Registering a helpful professional domain name that corresponds to your name and field can be cheap, and also give you a means of setting up a templated website like WordPress, Wix, or Squarespace. That way, you can easily post your public resume (with personal data omitted), and a portfolio with a password you can use to refer to those hiring for certain positions.

Little preparations like this can help you seem more unique, and more interesting than the standard PDF CV most people turn in. As you can see, there are ways to present yourself other than falling into constant algorithmic updates. 

Adaptability

If there’s one talent that will last you the longest amount of time in any professional space, it’s the ability to remain adaptable. If you move elsewhere without a job lined up, it’s the ability to take a job you’re overqualified for while making ends meet for a little while.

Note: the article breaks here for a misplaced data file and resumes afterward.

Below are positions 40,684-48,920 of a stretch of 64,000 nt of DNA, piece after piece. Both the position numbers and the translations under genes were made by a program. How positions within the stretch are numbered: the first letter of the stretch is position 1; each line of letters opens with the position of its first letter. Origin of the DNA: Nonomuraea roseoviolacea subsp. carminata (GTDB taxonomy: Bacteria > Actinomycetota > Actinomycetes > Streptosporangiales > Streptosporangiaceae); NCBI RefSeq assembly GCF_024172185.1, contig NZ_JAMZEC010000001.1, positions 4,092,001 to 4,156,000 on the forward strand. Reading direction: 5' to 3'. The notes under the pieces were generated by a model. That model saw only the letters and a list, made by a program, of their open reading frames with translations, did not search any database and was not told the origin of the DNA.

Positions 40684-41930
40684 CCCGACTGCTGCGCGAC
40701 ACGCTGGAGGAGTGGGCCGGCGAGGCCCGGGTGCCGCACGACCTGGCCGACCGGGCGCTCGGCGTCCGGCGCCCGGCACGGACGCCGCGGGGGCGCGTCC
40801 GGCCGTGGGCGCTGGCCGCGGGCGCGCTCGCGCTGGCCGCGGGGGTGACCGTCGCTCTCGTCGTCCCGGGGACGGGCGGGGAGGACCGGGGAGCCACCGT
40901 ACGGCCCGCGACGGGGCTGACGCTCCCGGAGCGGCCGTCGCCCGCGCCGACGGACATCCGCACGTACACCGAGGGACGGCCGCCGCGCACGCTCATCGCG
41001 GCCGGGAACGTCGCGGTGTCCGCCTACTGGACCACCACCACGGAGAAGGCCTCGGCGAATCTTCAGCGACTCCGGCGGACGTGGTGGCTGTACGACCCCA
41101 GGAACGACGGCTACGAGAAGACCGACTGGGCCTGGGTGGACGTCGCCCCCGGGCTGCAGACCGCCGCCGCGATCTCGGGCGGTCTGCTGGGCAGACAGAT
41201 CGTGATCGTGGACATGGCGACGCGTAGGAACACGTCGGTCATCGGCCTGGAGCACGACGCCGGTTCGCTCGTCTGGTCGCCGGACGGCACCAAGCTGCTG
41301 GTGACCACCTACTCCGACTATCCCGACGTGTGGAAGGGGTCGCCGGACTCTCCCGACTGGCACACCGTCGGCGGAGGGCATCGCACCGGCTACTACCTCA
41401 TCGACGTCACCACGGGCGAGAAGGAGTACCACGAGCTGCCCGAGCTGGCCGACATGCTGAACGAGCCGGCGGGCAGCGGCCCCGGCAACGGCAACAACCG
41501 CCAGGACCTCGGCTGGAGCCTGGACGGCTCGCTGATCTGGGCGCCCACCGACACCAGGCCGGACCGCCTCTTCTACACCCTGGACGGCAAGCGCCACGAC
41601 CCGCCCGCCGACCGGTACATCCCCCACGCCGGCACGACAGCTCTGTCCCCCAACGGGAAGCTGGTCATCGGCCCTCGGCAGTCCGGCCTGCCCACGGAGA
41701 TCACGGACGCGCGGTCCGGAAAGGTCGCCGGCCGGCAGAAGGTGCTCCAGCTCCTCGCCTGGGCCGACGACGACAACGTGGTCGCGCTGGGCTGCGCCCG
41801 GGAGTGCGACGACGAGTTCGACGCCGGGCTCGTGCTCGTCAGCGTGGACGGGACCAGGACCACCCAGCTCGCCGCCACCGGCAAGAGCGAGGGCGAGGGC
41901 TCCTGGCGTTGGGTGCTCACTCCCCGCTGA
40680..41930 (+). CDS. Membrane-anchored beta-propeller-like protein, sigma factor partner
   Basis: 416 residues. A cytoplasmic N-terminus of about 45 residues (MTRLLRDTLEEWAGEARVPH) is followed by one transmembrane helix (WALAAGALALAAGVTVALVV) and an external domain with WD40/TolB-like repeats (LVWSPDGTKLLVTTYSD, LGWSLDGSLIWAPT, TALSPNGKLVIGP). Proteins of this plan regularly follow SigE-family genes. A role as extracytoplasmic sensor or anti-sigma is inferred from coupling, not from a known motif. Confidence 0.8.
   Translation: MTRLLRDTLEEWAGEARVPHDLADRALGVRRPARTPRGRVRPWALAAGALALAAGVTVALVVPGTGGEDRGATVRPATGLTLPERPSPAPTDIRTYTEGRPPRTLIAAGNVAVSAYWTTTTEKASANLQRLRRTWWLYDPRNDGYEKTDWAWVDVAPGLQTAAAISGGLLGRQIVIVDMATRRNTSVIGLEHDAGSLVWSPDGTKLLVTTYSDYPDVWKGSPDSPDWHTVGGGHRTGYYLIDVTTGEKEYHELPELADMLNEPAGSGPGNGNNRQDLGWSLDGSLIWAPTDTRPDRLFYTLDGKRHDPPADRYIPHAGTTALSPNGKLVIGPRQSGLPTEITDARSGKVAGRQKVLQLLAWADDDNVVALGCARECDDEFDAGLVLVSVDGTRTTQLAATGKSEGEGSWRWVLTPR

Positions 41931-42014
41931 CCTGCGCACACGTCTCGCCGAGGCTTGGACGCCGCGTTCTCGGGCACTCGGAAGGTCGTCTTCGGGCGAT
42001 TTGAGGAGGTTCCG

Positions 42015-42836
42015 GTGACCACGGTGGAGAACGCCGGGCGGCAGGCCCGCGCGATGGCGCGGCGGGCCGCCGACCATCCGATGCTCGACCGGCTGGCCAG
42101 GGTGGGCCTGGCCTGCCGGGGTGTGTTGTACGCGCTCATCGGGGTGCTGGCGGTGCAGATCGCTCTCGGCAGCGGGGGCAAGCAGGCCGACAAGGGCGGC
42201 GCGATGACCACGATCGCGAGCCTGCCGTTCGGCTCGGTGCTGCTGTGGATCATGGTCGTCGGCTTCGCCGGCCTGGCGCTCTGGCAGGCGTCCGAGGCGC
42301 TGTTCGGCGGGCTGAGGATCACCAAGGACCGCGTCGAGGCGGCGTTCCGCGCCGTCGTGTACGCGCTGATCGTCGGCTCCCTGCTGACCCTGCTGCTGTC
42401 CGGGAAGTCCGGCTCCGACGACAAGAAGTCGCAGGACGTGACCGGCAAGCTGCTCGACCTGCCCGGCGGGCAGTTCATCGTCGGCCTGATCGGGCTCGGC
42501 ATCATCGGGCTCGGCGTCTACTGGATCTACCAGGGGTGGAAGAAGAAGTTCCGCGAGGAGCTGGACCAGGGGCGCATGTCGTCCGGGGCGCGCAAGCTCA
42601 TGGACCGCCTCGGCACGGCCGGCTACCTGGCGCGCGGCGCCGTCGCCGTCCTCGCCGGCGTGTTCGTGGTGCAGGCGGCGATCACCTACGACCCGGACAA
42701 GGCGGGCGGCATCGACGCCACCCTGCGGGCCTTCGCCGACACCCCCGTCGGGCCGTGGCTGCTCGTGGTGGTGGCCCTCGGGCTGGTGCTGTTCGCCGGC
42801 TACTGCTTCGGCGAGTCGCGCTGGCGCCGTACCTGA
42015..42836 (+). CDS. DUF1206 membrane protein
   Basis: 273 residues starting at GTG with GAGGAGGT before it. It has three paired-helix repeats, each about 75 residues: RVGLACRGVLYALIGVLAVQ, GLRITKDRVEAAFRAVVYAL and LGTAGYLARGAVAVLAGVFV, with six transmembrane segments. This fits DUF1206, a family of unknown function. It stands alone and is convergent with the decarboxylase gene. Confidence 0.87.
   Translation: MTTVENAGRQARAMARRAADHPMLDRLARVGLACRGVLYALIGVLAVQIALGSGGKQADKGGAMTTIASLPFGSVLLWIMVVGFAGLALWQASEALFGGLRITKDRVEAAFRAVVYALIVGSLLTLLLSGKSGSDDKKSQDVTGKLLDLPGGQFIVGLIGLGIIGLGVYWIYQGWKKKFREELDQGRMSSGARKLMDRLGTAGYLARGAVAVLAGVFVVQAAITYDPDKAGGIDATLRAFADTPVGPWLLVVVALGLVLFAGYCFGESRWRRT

It’s in having the strength to report harassment at work even if that means you’re ousted in that professional space, because it’s right to do so. It’s about not being afraid to disagree with others while working alongside them. Moreover, it’s about caring about whatever you do, from sweeping the corridors as a janitor to leading a full department into a product launch.

Over time, the more you learn and the more experience you have, the more adaptable you become. All you need to gather those virtues is to pay attention, and to give the best of yourself.

With this advice, we hope you have enjoyed a less common, but more pressing perspective on what a rounded individual looks like. Do you agree, disagree, or have more to add? Please let us know!